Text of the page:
2. 2. The Effects of Problem-Solving Instructional Strategy and Numerical Ability on Students’ Learning Outcomes Slightly related to students’ perception of the nature of this subject is the issue of gender and achievement. Habor-Peters (1994) in his study on gender interaction on achievement discovered that there was a marked difference between the performance of male and female students. Oke (1995) and Joseph (1996) affirmed that boys performed better than girls in science. However, Tang (1989) found that gender difference is in favour of female students. Similarly, Toh’s (1993) comparison in three practical problem-solving task indicated that girls distinctly preferred contents familiarity and out-performed boys in several process/skills when familiar with contents. This result therefore contradicted the general belief that boys performed better than girls in science related disciplines. On the other hand, Lagowski (1994) determined the effect of gender on problem-solving abilities in introductory Chemistry. The result showed no gender differences in some cognitive terms. In recent time, the problem-solving approach has been advocated as one of the methods of teaching Chemistry. In the present study, an important model of instruction that can achieve the purpose of helping students’ to learn and study chemistry effectively is the Seven-Step Chemistry Problem-Solving Model. It is designed to help students solve problems by proceeding in a logical step sequence from a problem state to a solution state. Thus, the student learn to define problem, collects information related to the solution of the problem and finally check and evaluate the solution obtained (Frazer, 1982 and Selvarantnam, 1983). Hence, the relative effects of problem-solving and students’ numerical ability on students’ learning outcomes in Chemistry using Seven Step Chemistry Problem-Solving Model was examined in this research. Statement of the Problem HO2: The study seeks to determine the effects of problem-solving instructional strategy and students’ numerical ability on learning outcomes (achievement and attitude) in Chemistry. Hypotheses HO2: The following hypotheses were tested at 0.05 level of significance. HO2: There is no significant difference in the performance of students’ taught Chemistry using problemsolving and those taught using the conventional lecture method of teaching Chemistry. HO2: There is no significant main effect of numerical ability on performance in Chemistry. HO3: There is no significant difference between the performance of students’ in experimental and control groups in Chemistry Achievement Test (CAT) and Numerical Ability Test (NAT) respectively. HO4: There is no significant difference between the performance of male and female students’ in Numerical Ability Test (NAT). Methodology Design: A pretest posttest control group quasi experimental design using 4x2x2 factorial design was used O1 O3 O5 O7 X1 X2 X3 X4 O2 O4 O6 O8 O O O O (E1) (E2) (E3) (C) where O1, O3, O5, O7 are pretest for the experimental and control groups respectively. O 2, O4, O6, O8 are posttest for experimental and control groups respectively. O represents the Numerical Ability Test. X1 = SSCPSM with remediation X2 = SSCPSM with feedback X3 = SSCPSM with practice X4 = Conventional Lecture Method SSCPSM = Seven Step Chemistry Problem-Solving Model. Variables in the study (a) Independent variable (i) Problem-Solving Instructional Strategy (ii) Numerical Ability (High and Low) (b) Dependent variable  Chemistry Achievement Test (CAT) Post-test www.theijes.com The IJES Page 98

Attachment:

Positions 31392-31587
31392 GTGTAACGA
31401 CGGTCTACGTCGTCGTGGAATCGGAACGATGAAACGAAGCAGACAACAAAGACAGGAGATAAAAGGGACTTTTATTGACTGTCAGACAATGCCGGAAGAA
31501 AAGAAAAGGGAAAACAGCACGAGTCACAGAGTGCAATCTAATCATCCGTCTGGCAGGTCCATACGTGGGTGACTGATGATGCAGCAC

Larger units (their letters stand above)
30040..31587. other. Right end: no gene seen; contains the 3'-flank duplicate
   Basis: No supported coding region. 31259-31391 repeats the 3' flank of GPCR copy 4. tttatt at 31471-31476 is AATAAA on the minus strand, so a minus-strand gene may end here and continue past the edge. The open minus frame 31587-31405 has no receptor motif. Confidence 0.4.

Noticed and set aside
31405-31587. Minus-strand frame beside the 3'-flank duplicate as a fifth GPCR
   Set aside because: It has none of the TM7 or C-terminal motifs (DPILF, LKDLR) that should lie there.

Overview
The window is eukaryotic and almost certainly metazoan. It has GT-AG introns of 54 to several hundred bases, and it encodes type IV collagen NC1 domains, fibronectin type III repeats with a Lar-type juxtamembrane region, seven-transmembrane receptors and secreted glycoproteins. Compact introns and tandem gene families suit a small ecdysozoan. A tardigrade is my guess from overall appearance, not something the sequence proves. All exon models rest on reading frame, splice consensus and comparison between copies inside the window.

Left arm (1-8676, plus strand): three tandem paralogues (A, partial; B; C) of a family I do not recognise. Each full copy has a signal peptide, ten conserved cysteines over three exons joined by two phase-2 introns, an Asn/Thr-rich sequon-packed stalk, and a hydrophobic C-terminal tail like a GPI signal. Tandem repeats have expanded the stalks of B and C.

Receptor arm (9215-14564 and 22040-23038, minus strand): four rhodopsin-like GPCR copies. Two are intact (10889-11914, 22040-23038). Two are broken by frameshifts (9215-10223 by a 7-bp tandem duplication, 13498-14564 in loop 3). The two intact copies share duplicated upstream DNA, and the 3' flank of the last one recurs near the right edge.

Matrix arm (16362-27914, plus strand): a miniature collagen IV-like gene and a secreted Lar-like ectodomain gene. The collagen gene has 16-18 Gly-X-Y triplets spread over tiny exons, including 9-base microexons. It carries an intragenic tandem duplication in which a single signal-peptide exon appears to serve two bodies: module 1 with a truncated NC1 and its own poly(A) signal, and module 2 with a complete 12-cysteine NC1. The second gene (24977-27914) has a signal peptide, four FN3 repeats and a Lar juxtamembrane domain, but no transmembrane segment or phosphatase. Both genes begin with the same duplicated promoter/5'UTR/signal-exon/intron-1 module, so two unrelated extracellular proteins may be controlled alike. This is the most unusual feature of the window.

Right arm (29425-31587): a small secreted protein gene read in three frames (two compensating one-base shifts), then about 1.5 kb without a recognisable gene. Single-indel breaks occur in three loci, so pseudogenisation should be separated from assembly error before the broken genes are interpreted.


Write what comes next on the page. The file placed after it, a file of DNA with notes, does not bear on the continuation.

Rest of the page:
3. 3. The Effects of Problem-Solving Instructional Strategy and Numerical Ability on Students’ Learning Outcomes Population All the Senior Secondary Class Two (SS2) Chemistry Students in Ekiti State, Nigeria constituted the target population for the study. Schools and subjects Senior Secondary Class Two (SS2) Chemistry Students from Six Schools were selected as sample for the study based on multistage random sampling technique. The six schools were selected based on the facts that the subjects had been taught the basic and prerequisite Chemistry concepts necessary for understanding of mole concepts, gas laws and solubility which were discussed in this work. All the 210 Chemistry Students which comprised 109 males and 101 females drawn from the six schools were participants in the study. Intact classes were used for the study. Research Instruments Two instruments and One Instructional package were used for the study. They are: 1. The Chemistry Achievement Test (CAT) This is made up of fifty (50) four options multiple choice items based on the topics treated in the study (i.e. gas laws, mole concept and solubility) used for the study. The CAT was designed to measure students’ achievement (learning outcomes) in Chemistry. Experts in the field of Science Education validated the CAT in terms of ensuring items clarity and removal of ambiguous words that could confuse the students. The reliability co-efficient obtained for CAT using the test re-test method was 0.75. 2. The Numerical Ability Test (NAT) This was designed to test the mathematical knowledge of the students. It is made up of forty (40) five options multiple choice items based on the topics in mathematics which is related to the academic level of the learner. Experts in the field of Mathematics Education and Test Construction subjected the NAT to face and content validity. The reliability co-efficient obtained for NAT was 0.71.  Instructional Package Nine Teaching manuals were used for treatment in the study. Four of the teaching manuals were taught for 40 minutes each while the rest were taught for 80 minutes (i.e. Double Period) lesson period. The Experimental Groups were taught using the Seven Step Chemistry Problem-Solving Model (SSCPSM) with varying modes of instruction earlier specified while the Control Group was taught using the Conventional Lecture Method. Procedure for data collection The procedure for data collection was in three main phases and it lasted for seven weeks. The phases were: Pre-test for the first one week Treatment for the next five weeks Post-test for the last one week of the seven weeks Prior to the collection of data, the participating teachers and students were trained. The training programme lasted for two weeks. The training of the teachers and students focused on the use of (SSCPSM) and the different treatment conditions. The teachers and the students in the control group were not given any special training. Pre-test The instruments were administered in the following order: the chemistry achievement test on students’ followed by the students’ numerical (mathematical) knowledge test. Treatment Experimental Group Treatment in this group involved the following steps. Teachers presented the topic in form of discussion with the demonstration of the how to solve given problems using the SSCPSM for Students based on Groups. Students in Experimental Group 1 were made to solve given problems using the SSCPSM while the Teacher remediates the work of each student in the group. Students in Experimental Group 2 were also given problems to be solved using the SSCPSM while the Teacher provides the feedback of the work to each student in the group. Students in Experimental Group 3 were asked to practice solving given problems using the SSCPSM. Teachers recognized the performance of the Students in each of the Group. Teachers gave assignment www.theijes.com The IJES Page 99